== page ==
I will be posting pictures of the events here on the blog as well as to our Linc Lion Facebook page. One very exciting thing is if you want to include your family in the fun, there is a new FAMILY EDITION of the Great Kindness Challenge checklist! I have linked it for you to be able to download. Please post pictures to Linc Lion of you and your family performing kind deeds! We can't wait to see!
During the months of September and October, we focus on respect and empathy. I teach the Second Step Bullying Prevention unit with grades K-5th. There are four focuses of each lesson of the curriculum.
1. Recognizing Bullying
The first lesson focuses on recognizing bullying. Bullying is defined as when someone keeps being mean on purpose. It happens over and over again. It is unfair and one-sided, meaning that the person it is happening to isn't being mean back and hasn't been able to make it stop. Now, let's be clear, we are not okay with any form of unkind or mean behavior at Lincoln. We just respond differently to bullying than other forms of conflict. Recognizing bullying is the first step in addressing the problem, which leads us to our next focus.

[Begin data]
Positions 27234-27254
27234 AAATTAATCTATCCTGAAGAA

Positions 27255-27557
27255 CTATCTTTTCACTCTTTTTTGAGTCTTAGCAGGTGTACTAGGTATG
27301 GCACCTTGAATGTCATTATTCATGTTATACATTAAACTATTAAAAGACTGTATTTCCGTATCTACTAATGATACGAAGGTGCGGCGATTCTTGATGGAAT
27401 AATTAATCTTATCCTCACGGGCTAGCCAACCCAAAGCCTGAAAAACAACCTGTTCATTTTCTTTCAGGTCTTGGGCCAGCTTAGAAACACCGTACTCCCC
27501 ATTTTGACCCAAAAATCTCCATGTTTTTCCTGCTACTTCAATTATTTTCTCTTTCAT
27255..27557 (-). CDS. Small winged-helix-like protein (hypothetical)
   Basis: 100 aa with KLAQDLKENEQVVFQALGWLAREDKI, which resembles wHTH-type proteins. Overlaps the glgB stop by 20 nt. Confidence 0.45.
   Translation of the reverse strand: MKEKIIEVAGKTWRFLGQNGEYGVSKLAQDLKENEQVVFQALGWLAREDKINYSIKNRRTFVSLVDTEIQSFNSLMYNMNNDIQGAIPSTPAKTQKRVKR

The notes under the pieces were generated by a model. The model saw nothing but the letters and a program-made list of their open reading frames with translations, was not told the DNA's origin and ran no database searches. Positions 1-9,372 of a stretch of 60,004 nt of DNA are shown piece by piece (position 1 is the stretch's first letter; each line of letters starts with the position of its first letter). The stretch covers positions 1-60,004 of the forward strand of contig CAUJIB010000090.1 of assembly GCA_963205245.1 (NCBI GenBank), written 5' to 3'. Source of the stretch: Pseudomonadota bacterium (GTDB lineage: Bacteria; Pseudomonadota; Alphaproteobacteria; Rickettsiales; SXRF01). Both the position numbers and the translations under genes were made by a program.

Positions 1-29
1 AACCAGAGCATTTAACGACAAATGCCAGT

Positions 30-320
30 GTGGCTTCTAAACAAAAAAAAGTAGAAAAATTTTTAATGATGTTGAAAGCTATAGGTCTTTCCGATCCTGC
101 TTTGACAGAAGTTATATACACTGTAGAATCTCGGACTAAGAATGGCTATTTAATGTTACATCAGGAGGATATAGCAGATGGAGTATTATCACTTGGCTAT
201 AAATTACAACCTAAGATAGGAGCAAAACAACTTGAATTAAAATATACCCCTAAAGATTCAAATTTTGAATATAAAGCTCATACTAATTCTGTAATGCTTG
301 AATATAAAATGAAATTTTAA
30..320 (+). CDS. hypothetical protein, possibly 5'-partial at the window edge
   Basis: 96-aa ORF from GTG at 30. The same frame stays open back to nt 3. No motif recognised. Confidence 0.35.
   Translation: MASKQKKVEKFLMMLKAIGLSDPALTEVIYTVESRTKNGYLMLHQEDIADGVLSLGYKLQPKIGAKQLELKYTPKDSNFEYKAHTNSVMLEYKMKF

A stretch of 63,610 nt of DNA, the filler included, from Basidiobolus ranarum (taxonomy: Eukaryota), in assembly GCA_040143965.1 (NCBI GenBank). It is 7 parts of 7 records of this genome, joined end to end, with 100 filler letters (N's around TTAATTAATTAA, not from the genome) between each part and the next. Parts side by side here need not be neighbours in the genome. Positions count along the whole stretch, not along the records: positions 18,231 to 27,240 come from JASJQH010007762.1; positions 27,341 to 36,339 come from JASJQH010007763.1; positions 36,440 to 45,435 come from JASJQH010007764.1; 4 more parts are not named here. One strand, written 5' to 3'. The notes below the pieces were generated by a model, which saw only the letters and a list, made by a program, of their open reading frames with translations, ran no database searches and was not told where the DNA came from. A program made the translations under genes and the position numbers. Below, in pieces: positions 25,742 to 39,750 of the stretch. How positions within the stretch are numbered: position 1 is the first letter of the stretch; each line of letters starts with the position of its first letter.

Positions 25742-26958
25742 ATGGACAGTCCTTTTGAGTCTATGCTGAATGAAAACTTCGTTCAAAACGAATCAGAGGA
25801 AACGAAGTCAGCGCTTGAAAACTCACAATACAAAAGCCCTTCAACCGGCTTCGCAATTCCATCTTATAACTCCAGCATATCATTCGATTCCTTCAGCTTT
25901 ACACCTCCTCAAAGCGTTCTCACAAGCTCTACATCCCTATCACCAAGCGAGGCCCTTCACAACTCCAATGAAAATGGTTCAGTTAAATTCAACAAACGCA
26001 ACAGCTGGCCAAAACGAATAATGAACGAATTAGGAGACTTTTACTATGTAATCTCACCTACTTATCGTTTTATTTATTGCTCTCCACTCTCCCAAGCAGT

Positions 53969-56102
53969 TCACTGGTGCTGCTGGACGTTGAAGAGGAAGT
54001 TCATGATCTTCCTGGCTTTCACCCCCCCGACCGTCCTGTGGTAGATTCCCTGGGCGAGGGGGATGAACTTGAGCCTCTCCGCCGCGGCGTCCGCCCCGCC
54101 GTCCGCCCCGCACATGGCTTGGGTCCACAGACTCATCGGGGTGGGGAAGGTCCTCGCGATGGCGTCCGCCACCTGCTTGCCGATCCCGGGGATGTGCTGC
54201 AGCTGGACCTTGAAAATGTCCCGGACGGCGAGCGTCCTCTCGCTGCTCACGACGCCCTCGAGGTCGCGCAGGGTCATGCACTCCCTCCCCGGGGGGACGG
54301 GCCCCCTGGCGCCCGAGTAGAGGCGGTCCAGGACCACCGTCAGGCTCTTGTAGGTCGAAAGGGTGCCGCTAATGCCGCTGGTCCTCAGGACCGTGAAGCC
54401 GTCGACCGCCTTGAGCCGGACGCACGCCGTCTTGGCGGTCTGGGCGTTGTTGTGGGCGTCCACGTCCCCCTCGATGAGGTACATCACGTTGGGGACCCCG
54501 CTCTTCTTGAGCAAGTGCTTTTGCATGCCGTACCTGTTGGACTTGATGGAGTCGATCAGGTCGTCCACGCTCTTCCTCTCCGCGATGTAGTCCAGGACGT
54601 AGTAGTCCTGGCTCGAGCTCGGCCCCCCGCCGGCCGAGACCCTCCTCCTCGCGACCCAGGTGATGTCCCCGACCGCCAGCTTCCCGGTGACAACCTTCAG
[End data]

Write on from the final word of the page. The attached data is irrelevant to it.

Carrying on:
2. Reporting Bullying
Reporting bullying is the next step. We discuss why telling a trusted adult is so important. I have them identify a trusted adult that they feel safe to report the bullying to. We encourage them to report the bullying to their parents, as well as ensuring that an adult at the school knows. We will immediately take action to stop the bullying and provide support to the student. If the student hopes to address the problem on their own, we still like to help them practice words to say and keep an eye out if the bullying doesn't stop.
3. Refusing Bullying